Erasmus MC Press Release Rotterdam, 16 December 2010
Acupuncture helps turn breech baby
Timely treatment could save health care as much as EUR10 million
If during labor a babies bottom or feet are in the down position rather than the head this results in risks to the mother’s and baby’s health.  A certain treatment on a specific acupuncture point can result in the baby turning ‘spontaneously’ before childbirth. This therapy can be successfully performed in consultation with a midwife and under the supervision of an acupuncturist. This is the conclusion made by Ineke van den Berg, researcher at Erasmus MC, in her thesis for which she recently received a PhD.
Based on an ultrasound taken at a gestational age of thirty weeks, it can be predicted whether the baby will be in a correct position during labor or in a bottom down position, called breech. Until not so long ago the standard treatment was to wait and see if the baby would turn by itself. If this did not happen then a gynaecologist or midwife could try to turn the baby at approximately 36 weeks gestation by putting pressure on the mother’s stomach. It appears that if a certain acupuncture point is stimulated at 33 weeks gestation, it leads to substantially more head down positions (66%) during childbirth than if one just waits (33%). This is Van den Berg’s conclusion based on a large-scale analysis of research figures from Japan, Hungary, Italy and China. A similar study is currently being carried out in Spain.

The therapy concerned is called Moxibustion and does not make use of needles but of a glowing moxa stick. This is a roll of compressed mugwort herbs that is burnt just above a specific acupuncture point on the small toe. The radiant heat from the roll stimulates the acupuncture point. After an introduction and instructions by the acupuncturist, the treatment can be taught to the pregnant woman’s partner. The Moxibustion is then repeated in the next two weeks at home by the partner.

Van den Berg recommends that this therapy is only performed after consultation with the attending physician or midwife and after instructions by a qualified acupuncturist. Van den Berg: “Unfortunately, Moxibustion is also readily available on the internet but if it is used incorrectly the therapy can also have negative effects, for example, the baby can move even further into the mother’s pelvis with its bottom. I would, therefore, advise pregnant women only to perform this therapy upon consultation with their midwife as she is well aware of the health of mother and child. Based on this information, a qualified acupuncturist can determine whether Moxibustion can be safely carried out.”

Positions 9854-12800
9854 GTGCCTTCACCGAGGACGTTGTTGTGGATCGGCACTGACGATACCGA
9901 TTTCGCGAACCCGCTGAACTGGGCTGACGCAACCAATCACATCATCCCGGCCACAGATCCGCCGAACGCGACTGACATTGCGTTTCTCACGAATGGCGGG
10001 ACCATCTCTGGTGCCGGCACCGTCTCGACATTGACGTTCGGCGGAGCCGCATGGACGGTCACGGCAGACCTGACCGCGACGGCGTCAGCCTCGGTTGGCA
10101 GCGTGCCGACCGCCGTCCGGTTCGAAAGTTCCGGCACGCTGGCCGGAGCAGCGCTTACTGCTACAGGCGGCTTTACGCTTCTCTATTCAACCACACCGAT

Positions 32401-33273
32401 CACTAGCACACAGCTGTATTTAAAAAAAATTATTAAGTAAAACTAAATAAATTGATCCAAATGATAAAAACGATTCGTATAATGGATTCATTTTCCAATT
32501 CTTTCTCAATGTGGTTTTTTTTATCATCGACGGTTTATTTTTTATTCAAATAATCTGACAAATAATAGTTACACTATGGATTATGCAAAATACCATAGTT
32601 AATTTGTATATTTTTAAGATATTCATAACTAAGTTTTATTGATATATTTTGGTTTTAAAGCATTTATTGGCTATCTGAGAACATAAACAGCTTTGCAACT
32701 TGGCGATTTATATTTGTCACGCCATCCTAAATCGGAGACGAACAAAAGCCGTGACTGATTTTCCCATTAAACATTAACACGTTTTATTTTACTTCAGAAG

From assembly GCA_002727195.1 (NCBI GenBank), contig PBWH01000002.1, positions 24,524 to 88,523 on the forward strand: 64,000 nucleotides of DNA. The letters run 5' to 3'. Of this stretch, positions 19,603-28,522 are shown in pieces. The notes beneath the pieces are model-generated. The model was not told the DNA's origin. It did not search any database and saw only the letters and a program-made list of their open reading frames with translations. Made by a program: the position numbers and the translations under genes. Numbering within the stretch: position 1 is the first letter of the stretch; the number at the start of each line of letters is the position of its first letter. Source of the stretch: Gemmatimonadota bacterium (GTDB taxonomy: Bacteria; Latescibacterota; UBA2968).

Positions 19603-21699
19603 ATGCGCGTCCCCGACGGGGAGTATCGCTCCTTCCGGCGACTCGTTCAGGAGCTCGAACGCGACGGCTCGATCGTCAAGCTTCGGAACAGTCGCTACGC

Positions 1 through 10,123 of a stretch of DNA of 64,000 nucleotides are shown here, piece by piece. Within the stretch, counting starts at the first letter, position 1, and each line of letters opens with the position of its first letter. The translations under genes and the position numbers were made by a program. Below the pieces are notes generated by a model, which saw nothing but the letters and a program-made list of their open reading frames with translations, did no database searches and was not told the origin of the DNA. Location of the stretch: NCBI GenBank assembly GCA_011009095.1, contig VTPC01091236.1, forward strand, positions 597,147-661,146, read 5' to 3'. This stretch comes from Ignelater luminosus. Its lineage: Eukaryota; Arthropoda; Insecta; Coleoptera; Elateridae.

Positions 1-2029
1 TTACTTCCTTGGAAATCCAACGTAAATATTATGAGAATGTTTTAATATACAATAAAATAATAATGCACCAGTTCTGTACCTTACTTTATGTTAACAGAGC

In addition to significant health benefits, the therapy also appears to lead to substantial savings in health care costs. In 80% of the childbirths of singletons in breech a cesarean is ultimately necessary. Besides the health risks for mother and child, the surgery is also expensive. With the help of a computer model Van den Berg calculated that using Moxibustion at around the 33rd week of pregnancy in combination with external turning in the 36th week of pregnancy appears to result in a substantial decrease in the percentage of cesareans among singleton pregnancies. There is a 54% decrease in the number of caesarean sections compared to the wait and see manner. Van den Berg: “In order to give an overall estimate of the cost savings, I have related them to the birth figures for 2002, giving the most unbiased comparison as Moxibustion was hardly carried out at the time. In that year,    7,135 babies were born breech position which comes to a saving of approximately EUR10 million.”

The positive effects of acupuncture and Moxibustion are rooted in the traditional Chinese medicine. This type of therapy is increasingly used in combination with conventional medicine. This is why Van den Berg  wanted to scientifically substantiate in her thesis the effects of acupuncture, embedded in the Dutch health care and not independently.

Finally, Van den Berg calls for high quality care and safety and high degree of transparency for patients of acupuncturists, similar to that of the conventional Dutch health care. “A patient should be confident that his/her acupuncturist practises according to the latest developments and takes proper hygienic precautions. The acupuncturist should have an approved degree and his/her skills should be maintained by continued training. You know this is the case for members of certified professional organisations”, according to Van den Berg.  
Erasmus MC is the largest University Medical Center in the Netherlands. Our primary goal is a healthy population. Nearly 13,000 employees devote themselves every day to providing outstanding care, facilitating world-class education and conducting pioneering research. These professionals are instrumental in developing expertise on health and illness. They link the latest scientific insights to practical treatments and prevention measures to provide maximum benefit to patients and to enable healthy people to stay healthy longer. Being visibly better and leading the way in the areas of complex, innovative and acute care by collaborating with others: these are key ambitions at Erasmus MC.